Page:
In a landmark ruling, a New York judge recently directed the service of a summons with notice for an action of divorce via Facebook.

In the case of Baidoo v. Blood-Dzraku (2015 NY Slip Op 25096), Judge Matthew Cooper, after being provided with proof of other numerous attempts, afforded the Plaintiff the right to serve her husband with divorce papers by means of the social media program, Facebook.

The parties had not lived together since 2009. The Plaintiff was also able to show that the couple’s only communications were through occasional phone calls and interactions on Facebook. As a condition of utilizing such an unconventional method of service, the Judge required the wife to demonstrate that her husband regularly logged in to the website.

This is noteworthy because of New York’s relatively strict laws detailing how a party must be served in a divorce proceeding which is personally delivered. Fortunately for the wife, the law does allow the court to do what it deems appropriate to effectuate the appropriate service in a matrimonial matter.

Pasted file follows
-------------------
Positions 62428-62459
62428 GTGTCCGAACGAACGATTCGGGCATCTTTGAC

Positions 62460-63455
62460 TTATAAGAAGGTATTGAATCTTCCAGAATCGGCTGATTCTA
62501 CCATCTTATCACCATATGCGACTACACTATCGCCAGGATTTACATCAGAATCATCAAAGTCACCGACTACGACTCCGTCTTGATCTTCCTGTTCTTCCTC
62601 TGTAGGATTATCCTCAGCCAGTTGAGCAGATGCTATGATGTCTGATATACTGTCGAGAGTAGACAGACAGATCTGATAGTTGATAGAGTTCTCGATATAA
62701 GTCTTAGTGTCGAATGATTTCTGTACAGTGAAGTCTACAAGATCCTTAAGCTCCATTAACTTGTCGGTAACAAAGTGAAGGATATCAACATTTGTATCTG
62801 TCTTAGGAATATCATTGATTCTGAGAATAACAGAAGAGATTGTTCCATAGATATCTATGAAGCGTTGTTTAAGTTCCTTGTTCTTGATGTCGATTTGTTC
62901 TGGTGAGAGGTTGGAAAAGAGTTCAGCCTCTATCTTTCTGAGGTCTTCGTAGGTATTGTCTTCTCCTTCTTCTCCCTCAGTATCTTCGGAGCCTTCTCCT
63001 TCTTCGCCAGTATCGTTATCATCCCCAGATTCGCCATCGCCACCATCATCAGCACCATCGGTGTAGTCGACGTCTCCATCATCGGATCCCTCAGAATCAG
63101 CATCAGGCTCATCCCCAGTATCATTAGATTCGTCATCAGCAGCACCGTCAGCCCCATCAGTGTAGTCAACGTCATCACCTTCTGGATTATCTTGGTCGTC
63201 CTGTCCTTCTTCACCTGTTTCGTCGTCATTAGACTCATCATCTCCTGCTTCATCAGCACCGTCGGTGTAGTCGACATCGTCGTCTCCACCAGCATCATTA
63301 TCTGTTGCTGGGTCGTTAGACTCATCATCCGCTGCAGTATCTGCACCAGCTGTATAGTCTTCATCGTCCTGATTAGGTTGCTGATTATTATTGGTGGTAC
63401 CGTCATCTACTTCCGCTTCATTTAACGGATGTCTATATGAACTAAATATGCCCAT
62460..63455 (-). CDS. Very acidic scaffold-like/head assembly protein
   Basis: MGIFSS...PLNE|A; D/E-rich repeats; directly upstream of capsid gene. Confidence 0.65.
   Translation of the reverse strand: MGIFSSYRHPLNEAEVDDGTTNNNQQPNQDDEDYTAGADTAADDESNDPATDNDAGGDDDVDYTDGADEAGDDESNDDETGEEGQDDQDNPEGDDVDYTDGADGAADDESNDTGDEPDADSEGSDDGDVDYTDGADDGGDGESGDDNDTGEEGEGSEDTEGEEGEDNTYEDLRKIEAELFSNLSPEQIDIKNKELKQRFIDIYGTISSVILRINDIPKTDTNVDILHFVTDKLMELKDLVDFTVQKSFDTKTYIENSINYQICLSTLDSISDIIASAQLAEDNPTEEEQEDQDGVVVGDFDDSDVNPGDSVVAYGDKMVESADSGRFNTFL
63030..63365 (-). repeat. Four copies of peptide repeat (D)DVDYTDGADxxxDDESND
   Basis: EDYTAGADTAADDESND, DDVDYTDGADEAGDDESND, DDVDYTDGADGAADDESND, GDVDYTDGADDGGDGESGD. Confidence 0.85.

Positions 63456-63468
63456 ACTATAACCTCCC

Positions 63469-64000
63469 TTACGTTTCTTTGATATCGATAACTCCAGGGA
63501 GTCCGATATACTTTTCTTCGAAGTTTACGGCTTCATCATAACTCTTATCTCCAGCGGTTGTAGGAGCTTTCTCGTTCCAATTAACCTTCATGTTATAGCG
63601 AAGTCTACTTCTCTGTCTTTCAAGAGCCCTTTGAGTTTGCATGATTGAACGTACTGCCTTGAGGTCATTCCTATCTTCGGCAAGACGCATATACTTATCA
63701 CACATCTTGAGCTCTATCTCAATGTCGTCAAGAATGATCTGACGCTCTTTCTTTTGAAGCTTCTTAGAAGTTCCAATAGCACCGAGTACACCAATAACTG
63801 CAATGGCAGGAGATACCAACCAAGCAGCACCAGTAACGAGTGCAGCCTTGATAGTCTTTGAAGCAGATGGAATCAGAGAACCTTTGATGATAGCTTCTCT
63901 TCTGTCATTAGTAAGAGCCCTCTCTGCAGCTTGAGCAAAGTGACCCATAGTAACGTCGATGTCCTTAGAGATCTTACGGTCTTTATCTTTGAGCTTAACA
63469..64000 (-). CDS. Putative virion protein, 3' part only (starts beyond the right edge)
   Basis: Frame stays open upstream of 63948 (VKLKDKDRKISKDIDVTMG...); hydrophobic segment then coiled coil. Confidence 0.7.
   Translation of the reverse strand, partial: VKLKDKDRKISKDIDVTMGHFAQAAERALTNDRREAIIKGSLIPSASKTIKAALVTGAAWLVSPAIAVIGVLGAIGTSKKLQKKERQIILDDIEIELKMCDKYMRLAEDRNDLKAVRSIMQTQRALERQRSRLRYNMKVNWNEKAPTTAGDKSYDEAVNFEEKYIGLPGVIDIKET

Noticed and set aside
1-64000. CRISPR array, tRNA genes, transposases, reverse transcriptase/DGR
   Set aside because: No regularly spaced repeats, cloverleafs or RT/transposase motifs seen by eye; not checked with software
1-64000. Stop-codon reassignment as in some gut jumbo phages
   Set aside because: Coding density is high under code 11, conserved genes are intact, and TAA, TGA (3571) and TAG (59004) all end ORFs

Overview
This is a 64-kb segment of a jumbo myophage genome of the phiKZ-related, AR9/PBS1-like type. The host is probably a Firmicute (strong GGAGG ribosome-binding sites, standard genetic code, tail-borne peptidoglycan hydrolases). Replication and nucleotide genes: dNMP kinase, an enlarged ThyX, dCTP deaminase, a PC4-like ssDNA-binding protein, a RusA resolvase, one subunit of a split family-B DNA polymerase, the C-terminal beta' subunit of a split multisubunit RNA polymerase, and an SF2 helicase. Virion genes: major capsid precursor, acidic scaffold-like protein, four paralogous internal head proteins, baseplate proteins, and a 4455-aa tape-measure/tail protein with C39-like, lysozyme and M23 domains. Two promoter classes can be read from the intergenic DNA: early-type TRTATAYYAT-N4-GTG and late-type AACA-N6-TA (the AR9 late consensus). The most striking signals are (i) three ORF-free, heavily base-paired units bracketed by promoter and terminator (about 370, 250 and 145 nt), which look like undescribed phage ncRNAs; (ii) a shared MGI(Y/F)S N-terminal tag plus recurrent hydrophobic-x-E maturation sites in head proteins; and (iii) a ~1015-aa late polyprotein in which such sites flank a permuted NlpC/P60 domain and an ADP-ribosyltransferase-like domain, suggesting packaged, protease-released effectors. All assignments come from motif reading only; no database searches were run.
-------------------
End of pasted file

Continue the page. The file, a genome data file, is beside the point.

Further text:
Even before the Internet and Facebook, judges often looked for creative solutions to effectuate service of an action for divorce despite those spouses who have attempted to avoid service. This is, among other factors, intended to prevent the serious financial detriment a “rogue” spouse has to potentially inflict on his or her partner.

It may be that this case could herald the beginning of a trend to give parties alternative means to serve notice on those who consistently avoid accepting more traditional methods of service.